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Colorado Governor Doesn’t Have Support for Fracking Bill

Colorado Governor John Hickenlooper and business leaders vowed to do “whatever it takes” to defeat initiatives proposed for the fall ballot that would restrict oil and gas drilling generating $30 billion a year for the state economy.

“These measures risk thousands and thousands of jobs and billions in investment and hundreds of millions of dollars in state tax revenue,” said the first-term Democrat at a press conference yesterday at the Denver Metro Chamber of Commerce.

The proposals, which are circulating for signatures, would amend the state constitution to require wells to be set back 2,000 feet from structures and provide communities with more control over where drilling takes place.

The debate over hydraulic fracturing, or fracking, in which water, chemicals and sand are injected below ground to bring oil and gas to the surface, has escalated in Colorado as drilling moved closer to suburbs, raising concerns about water and air contamination. Five communities in the state have voted to ban or put a moratorium on such activity.

Hickenlooper, who is running for re-election, has worked with energy companies, lawmakers and business groups since May to broker a compromise and appease activists pushing for restrictions on fracking.

Ballot Measure

He sought to head off the ballot measure that would prohibit drilling within 2,000 feet of structures -- a step energy companies say would effectively ban fracking in the state. Hickenlooper said July 16 that he didn’t have enough votes to pass a bill in a special session of the legislature allowing more community control over energy development.

“Over the past several months, we have worked with a bipartisan coalition to explore a legislative compromise that would avoid a series of expensive and divisive ballot initiatives surrounding oil and gas development in Colorado,” Hickenlooper said in a statement on July 16. “We have not been able to secure the broader stakeholder support necessary to pass bipartisan legislation in a special session.”

State regulations now require wells to be located at least 500 feet from occupied buildings. Activists are hoping to expand that barrier.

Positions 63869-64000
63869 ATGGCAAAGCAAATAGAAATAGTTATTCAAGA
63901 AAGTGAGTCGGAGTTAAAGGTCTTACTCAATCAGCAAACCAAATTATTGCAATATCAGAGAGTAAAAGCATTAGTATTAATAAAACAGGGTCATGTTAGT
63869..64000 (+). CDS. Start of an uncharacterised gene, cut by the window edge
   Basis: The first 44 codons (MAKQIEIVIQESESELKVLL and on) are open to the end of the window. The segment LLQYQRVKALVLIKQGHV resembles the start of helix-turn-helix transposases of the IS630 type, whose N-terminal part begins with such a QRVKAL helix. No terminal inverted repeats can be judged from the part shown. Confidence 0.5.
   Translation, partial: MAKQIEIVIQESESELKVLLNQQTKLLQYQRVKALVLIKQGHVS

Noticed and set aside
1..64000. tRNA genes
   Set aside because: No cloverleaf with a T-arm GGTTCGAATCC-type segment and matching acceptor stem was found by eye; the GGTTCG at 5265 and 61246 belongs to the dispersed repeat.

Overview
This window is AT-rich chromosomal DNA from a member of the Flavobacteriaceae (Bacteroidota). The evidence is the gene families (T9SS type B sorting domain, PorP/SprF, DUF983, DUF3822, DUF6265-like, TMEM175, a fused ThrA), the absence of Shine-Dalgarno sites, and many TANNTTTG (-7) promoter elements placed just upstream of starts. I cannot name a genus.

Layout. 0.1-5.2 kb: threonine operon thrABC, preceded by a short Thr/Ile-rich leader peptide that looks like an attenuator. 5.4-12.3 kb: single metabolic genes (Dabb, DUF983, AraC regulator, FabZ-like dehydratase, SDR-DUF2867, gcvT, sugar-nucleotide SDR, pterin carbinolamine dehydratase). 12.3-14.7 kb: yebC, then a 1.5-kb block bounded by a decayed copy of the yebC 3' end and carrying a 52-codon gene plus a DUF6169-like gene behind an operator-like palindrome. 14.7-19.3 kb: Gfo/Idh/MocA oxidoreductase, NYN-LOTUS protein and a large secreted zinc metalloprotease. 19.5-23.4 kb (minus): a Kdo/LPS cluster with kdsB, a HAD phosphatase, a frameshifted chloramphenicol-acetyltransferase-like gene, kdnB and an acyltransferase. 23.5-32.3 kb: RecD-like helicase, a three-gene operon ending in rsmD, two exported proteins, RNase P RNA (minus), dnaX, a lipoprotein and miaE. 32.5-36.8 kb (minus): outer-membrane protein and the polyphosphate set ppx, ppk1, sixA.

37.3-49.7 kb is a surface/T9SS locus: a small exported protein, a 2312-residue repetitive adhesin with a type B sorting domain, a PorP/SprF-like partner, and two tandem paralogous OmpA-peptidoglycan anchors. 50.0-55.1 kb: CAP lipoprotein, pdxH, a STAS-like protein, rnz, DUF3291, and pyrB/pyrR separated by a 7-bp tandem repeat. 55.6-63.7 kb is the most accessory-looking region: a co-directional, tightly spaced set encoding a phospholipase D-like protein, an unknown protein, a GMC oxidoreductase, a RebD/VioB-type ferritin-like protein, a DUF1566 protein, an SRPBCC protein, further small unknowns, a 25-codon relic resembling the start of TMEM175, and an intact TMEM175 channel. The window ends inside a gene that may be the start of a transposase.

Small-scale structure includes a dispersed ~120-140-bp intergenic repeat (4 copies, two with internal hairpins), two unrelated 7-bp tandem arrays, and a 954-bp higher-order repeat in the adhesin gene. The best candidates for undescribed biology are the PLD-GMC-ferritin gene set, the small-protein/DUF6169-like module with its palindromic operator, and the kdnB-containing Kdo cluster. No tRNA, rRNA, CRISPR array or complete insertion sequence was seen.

U.S. Representative Jared Polis, a Democrat from Boulder who is backing the initiative requiring 2,000 feet of space, said it’s now up to the people of Colorado to address the fracking issue. Supporters of the initiative must turn in 86,105 valid signatures of registered voters by Aug. 4 to place the measures on the Nov. 4 ballot.

‘One Goal’

“My one goal is to find a solution that will allow my constituents to live safely in their homes, free from the fear of declining property values or unnecessary health risks,” Polis said in a statement.

Anadarko Petroleum Corp. (APC), Whiting Petroleum Corp. (WLL) and Encana Corp. (ECA), which are drilling in the Denver-Julesburg Basin, one of the nation’s richest oil and gas fields, said on July 16 they will spend $50 million to fight the measures. Drilling in the basin has helped make Colorado the nation’s sixth-largest natural-gas producer and ninth-biggest oil producer.

“Colorado is at the heart of this national debate,” said Matt Most, vice president of government relations for Encana. “The rest of the country is going to be looking here and if we lose it will embolden challenges elsewhere.”

The oil companies are supporting a ballot measure that would prevent communities that restrict drilling from receiving state tax revenue from the business.

Hickenlooper has been leading a campaign to persuade Coloradans that mineral rights owners must continue to have the ability to collect royalties by allowing energy companies to drill.

“The 2,000-foot set back is not in any measure about local control,” he said at the press conference. “It imposes an arbitrary limit throughout the entire state and provides no room to adjust based on local reality.”

To contact the reporter on this story: Jennifer Oldham in Denver at joldham1@bloomberg.net

To contact the editors responsible for this story: Stephen Merelman at smerelman@bloomberg.net Jeffrey Taylor, Michael B. Marois

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